See here https://livesofthefirstworldwar.iwm.org.uk/community/4010/?page=2 you can see the low territorial numbers then six digit 265### later renumbers (issued in March 1917)

He may have been transferred to Labour corps if he had been ill and no longer fully fit - not seeing him on a casualty record under either Seaforth number.

Edited by david murdoch
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The WDs for 6 Seaforths are available on Ancestry. They were part of 152 Infantry Brigade 51 Division. Can be found by searching the Browse box in War Diaries under Seaforth Highlanders - 51 Div  and the Brigade WD under Various Infantry Brigades - 51 Div. A lot of reading for you.

Brian

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This is all fascinating stuff 

 

thank you so much.

 

why would there be a different no. On his labour corps record for his time in the seaforths- would this just be a clerical error ?

 

Also, would there be anywhere that would state what illness he suffered from ? 

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I see you have found the other threads relating to 6th Seaforths! Would be a good idea to go back and add tags to your thread "1/6th Seaforths" "Seaforth Highlanders". That way will flag up to those with a specific interest.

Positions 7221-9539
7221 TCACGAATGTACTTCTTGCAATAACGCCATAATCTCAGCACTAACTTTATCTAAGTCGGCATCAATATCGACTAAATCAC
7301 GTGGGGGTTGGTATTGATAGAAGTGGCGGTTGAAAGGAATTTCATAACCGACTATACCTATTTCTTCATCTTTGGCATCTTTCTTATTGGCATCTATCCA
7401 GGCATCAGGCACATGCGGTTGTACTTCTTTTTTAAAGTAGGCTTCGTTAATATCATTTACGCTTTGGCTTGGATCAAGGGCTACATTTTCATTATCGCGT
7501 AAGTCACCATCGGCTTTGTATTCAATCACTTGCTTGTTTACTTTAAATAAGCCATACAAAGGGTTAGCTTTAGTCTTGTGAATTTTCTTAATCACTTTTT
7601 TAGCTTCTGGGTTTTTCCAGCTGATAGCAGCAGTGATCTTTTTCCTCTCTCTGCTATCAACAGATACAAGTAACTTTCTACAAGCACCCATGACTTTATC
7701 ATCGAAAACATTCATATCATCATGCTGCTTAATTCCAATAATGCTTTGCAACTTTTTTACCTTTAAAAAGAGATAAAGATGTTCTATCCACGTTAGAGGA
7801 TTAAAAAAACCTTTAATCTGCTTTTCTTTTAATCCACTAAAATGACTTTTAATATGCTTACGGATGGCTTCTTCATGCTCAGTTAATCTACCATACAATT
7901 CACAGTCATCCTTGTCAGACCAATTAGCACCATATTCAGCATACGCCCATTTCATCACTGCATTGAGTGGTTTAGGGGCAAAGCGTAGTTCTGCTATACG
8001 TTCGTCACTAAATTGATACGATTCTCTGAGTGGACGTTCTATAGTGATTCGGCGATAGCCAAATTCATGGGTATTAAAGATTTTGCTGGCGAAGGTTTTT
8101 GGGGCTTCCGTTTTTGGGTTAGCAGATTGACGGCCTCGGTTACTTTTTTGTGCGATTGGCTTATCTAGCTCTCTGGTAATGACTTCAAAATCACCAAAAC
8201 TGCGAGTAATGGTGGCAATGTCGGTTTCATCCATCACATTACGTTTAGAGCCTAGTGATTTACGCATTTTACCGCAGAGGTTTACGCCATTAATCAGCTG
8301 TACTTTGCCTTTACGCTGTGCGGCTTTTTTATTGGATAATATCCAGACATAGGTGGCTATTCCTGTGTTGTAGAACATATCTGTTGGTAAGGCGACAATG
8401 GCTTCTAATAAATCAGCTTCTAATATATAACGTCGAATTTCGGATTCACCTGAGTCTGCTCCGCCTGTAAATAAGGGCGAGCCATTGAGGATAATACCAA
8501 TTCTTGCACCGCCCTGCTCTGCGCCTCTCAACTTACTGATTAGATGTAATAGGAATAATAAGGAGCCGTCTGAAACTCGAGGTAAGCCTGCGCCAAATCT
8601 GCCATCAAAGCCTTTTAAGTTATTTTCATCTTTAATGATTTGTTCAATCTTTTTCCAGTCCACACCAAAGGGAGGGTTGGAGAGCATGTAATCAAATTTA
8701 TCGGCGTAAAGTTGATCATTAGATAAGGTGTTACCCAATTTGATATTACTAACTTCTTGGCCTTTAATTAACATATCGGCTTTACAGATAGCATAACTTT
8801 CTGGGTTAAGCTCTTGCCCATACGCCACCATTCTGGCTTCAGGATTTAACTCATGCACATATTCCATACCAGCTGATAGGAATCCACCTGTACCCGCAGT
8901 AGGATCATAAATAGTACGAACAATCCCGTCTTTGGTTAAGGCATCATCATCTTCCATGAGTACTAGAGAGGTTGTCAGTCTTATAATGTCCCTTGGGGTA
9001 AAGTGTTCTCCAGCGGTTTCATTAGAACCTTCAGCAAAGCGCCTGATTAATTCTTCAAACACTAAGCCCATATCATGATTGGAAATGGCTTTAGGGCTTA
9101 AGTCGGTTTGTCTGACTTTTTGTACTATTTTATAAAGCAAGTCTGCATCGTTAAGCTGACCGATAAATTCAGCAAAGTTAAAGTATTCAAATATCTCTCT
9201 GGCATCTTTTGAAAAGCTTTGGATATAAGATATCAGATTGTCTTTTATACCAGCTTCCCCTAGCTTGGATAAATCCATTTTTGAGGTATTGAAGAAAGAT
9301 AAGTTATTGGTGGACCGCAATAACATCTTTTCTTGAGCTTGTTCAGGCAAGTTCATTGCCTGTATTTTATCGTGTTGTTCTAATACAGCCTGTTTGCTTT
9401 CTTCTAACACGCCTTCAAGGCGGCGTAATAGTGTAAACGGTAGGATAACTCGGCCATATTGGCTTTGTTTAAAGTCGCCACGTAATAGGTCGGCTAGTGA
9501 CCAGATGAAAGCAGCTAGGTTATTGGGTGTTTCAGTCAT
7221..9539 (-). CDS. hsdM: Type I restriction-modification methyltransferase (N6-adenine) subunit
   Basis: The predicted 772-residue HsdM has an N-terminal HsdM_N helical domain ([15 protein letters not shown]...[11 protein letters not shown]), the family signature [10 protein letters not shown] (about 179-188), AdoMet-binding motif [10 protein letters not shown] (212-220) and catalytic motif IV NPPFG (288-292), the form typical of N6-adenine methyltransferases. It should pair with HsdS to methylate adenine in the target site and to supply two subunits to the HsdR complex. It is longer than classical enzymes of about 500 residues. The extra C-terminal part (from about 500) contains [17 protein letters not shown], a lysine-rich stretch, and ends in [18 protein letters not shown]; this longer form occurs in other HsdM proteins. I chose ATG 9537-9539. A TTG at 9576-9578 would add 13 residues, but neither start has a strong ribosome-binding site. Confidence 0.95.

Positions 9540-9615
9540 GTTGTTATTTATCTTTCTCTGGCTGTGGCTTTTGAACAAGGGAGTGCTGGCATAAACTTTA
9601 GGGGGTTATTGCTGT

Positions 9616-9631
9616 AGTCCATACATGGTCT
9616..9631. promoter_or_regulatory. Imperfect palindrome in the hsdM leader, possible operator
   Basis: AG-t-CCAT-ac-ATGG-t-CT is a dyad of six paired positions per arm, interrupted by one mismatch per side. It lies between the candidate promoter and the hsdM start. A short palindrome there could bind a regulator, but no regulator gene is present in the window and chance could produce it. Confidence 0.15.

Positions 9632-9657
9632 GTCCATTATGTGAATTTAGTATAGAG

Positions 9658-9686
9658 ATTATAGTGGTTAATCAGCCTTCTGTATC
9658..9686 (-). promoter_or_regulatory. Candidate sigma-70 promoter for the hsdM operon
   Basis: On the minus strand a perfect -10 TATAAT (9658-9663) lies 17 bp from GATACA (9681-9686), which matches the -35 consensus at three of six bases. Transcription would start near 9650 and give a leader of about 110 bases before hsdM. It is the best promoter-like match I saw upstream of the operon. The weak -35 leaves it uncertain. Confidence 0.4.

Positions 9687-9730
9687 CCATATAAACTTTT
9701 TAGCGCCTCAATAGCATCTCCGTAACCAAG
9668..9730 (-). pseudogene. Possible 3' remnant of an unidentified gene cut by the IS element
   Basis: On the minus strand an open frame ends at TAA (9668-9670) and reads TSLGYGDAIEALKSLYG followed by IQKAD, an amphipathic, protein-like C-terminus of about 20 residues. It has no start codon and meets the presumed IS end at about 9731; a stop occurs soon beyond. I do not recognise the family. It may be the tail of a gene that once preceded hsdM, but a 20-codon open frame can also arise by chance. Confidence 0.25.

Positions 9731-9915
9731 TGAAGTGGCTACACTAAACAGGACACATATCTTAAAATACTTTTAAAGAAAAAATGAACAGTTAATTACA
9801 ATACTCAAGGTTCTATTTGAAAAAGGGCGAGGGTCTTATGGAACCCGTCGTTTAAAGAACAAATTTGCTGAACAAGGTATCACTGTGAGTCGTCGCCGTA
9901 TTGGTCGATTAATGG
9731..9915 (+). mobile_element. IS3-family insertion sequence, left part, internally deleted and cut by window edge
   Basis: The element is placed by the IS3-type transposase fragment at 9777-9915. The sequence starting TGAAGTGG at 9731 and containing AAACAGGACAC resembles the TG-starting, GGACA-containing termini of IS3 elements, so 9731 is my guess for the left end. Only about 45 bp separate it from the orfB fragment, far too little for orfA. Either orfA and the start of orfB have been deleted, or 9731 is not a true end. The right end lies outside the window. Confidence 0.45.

Regarding his numbers he was originally 1436 then renumbered 265257 in 6th Seaforths then renumbered again 373249 when transferred to Labour Corps.

The book should be available online or probably in one of the larger bookshops.

https://www.waterstones.com/book/the-spirit-of-the-troops-is-excellent/derek-bird/9780956022301

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Hi David 

 

thanks for the help.

 

John had two brothers 

 

william mclennan no.6188 5th battalion of the seaforths fell at Beaumont Hamel 14/11/1916

 

james mclennan no. S21370 2nd battalion of the seaforths fell at Arras 28/03/1918

 

my mind ponders- because there is no evidence of John being wounded - could it be he was pulled from the front line because of the deaths of his brothers ? Or am I romanticising something that never actually happened? 
 

 

  

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I don't think the records for wounded men are complete. There is certainly a gap in reporting from around April 1917 - Aug 1917.

Find My Past, The Genealogist and NLS all have various lists and use different software to search them, plus the originals can vary in quality which doesn't help in finding results. I don't think any of the online sites have a complete list for the entire war and each site's content may vary.